BT's (quote: BT) shares took a plunge on Wednesday after a report claimed that it could take many years for the company to make money from third-generation (3G or UMTS) networks.
The report, issued by credit rating agency Moody's, cast doubt on BT's ability to support its huge debt. BT's borrowings amount to £30bn, and the company is under pressure to cut this amount or face a humiliating lowering of its credit rating.
According to Moody's, BT's fortunes won't be boosted by third-generation networks. "We are increasingly sceptical about the expected financial returns of UMTS. The breakeven point is not likely to be reached before the fourth or fifth year of operation in even the most optimistic scenario," said the report.
BT's shares fell by almost 2.5 percent in trading on Wednesday -- a day when many high-tech stocks rose. Investors are concerned about the extent of BT's borrowing, which includes £4bn paid for a 3G licence in the UK. In an attempt to reduce the £30bn debt by a third the company has considered floating BT Wireless, or selling Concert, its joint venture with AT&T. There have also been reports that BT is planning to sell its fleet of 58,000 vans.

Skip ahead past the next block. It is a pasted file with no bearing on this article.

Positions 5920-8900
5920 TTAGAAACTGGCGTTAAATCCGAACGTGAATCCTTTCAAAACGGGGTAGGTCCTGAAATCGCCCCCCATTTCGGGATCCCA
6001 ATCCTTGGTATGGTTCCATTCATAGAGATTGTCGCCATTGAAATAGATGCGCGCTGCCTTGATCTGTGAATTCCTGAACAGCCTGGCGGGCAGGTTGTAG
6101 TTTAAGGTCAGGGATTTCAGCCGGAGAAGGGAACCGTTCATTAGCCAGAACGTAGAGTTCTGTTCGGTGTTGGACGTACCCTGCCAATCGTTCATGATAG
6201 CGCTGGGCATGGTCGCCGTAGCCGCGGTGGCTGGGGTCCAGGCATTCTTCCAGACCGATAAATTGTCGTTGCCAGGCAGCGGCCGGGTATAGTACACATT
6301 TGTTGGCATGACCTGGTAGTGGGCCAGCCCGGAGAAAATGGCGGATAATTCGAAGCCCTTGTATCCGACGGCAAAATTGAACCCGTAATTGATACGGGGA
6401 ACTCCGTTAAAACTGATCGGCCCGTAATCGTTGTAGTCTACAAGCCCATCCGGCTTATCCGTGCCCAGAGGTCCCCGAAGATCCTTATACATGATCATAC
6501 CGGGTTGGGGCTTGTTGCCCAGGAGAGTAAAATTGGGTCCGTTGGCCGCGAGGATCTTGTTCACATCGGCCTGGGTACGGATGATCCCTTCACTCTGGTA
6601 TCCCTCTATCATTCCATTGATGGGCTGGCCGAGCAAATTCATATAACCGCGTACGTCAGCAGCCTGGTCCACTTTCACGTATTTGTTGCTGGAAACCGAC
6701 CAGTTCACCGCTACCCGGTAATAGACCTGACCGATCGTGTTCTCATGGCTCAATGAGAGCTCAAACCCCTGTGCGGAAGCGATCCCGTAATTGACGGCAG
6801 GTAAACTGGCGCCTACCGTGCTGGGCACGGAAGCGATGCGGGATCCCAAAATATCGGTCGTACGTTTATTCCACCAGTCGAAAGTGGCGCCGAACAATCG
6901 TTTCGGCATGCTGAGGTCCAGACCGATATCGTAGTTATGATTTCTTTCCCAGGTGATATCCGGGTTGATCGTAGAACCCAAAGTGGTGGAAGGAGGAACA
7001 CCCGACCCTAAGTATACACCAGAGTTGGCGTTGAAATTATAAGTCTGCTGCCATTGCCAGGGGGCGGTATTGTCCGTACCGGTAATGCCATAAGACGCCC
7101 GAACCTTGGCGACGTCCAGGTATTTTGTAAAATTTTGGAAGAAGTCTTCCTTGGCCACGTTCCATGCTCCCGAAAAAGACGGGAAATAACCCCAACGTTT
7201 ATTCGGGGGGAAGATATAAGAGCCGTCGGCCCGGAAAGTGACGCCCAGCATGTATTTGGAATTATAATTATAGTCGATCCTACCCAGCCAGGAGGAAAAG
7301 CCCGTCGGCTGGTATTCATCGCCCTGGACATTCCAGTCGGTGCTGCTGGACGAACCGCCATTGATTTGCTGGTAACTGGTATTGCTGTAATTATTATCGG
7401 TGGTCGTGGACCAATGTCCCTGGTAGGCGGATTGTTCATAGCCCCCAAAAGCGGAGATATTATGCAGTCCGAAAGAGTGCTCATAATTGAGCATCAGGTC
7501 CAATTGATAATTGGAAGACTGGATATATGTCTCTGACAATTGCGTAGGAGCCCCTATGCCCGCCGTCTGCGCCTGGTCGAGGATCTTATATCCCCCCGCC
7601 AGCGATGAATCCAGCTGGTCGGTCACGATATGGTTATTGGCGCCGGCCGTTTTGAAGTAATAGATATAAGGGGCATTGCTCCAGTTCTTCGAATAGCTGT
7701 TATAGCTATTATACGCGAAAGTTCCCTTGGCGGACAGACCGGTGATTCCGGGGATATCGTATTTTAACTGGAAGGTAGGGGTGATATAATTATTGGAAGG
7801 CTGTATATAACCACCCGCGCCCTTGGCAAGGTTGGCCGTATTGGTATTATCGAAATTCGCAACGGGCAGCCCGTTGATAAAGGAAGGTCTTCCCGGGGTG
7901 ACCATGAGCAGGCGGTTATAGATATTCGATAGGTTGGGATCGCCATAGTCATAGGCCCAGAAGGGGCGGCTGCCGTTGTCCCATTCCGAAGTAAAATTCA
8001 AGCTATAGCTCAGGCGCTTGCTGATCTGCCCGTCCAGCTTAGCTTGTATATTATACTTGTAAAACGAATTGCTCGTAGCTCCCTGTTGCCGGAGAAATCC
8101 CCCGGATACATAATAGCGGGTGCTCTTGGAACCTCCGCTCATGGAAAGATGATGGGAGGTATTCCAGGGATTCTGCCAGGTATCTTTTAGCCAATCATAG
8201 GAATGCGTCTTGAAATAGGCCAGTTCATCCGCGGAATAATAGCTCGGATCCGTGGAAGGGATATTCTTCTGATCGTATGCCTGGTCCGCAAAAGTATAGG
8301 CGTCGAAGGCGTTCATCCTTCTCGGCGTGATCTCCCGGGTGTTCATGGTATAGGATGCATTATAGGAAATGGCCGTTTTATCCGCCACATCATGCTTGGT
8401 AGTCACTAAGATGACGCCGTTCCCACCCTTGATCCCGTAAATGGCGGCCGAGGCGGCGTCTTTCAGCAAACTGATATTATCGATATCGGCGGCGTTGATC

Although most European 3G licences have now been awarded, companies will still need to build networks. Moody's estimates that this could cost the mobile sector a further 100bn Euros (£62bn), limiting BT's ability to cut its debt. BT Wireless is already trying to encourage other network operators to share the cost of 3G rollout in the UK, which is expected to cost £1.5bn.
If BT doe suffer a credit downgrading, then the cost of its borrowings will increase. The company recently postponed an important meeting with credit rating agency Standard & Poor's, fuelling speculation that it is rewriting its debt reduction plans.
Take me to the ZDNet Road to 3G News Special.
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